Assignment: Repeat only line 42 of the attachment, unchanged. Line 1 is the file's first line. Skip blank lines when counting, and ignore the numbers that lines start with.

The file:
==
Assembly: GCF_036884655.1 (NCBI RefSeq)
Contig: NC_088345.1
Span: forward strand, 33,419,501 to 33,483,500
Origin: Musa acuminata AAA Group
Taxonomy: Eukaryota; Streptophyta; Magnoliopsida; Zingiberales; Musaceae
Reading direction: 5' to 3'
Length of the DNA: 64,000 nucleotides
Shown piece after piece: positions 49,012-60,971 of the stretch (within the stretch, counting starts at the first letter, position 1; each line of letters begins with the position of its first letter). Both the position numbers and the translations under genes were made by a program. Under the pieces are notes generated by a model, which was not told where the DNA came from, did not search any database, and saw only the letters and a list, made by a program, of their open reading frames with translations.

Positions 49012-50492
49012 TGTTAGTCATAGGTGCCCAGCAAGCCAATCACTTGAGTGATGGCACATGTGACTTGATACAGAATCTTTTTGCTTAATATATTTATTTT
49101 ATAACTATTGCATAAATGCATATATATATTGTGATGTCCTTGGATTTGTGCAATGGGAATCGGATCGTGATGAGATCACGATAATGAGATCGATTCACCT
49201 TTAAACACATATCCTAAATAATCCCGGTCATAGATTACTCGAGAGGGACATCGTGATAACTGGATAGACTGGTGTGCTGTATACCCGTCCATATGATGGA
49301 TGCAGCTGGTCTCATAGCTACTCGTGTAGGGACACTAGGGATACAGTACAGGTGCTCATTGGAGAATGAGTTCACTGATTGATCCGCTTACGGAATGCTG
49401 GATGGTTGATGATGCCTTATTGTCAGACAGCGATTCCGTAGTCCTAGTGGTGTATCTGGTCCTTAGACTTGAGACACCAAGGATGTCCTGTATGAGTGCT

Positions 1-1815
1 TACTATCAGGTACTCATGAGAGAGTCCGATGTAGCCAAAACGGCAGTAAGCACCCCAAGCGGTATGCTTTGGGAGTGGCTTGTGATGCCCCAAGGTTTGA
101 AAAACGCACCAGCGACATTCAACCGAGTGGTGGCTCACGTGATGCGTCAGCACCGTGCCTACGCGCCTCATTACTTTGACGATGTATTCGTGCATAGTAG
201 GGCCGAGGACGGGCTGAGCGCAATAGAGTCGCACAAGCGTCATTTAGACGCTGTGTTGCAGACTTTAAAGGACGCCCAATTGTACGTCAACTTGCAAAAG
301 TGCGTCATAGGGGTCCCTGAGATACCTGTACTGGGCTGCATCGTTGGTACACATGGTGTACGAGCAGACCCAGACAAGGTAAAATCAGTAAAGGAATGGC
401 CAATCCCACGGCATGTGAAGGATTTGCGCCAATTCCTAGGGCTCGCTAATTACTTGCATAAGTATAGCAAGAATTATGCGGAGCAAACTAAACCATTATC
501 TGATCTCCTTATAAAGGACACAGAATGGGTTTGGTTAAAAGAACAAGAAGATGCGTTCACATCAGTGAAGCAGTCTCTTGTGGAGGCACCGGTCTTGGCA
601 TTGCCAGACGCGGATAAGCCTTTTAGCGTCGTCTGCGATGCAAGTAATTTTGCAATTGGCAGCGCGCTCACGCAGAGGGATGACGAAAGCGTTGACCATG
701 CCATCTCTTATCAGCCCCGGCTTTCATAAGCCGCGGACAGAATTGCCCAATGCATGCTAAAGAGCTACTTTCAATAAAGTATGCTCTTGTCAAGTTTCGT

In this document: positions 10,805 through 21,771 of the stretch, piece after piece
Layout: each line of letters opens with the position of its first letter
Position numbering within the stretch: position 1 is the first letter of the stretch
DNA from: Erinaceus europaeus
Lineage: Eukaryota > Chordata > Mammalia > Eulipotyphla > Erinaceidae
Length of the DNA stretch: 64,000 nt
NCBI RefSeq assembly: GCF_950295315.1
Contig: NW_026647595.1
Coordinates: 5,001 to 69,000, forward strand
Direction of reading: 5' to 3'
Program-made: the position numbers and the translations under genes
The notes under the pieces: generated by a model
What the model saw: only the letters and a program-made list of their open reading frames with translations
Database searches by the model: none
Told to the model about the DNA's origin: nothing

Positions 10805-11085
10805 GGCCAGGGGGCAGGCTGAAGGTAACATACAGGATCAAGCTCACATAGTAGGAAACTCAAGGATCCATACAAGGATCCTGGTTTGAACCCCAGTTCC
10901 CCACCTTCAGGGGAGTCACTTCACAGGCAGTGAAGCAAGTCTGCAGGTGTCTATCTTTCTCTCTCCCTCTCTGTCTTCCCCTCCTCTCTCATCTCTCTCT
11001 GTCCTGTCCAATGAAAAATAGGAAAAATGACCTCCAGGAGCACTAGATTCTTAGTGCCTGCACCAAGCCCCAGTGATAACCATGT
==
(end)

11001 GTCCTGTCCAATGAAAAATAGGAAAAATGACCTCCAGGAGCACTAGATTCTTAGTGCCTGCACCAAGCCCCAGTGATAACCATGT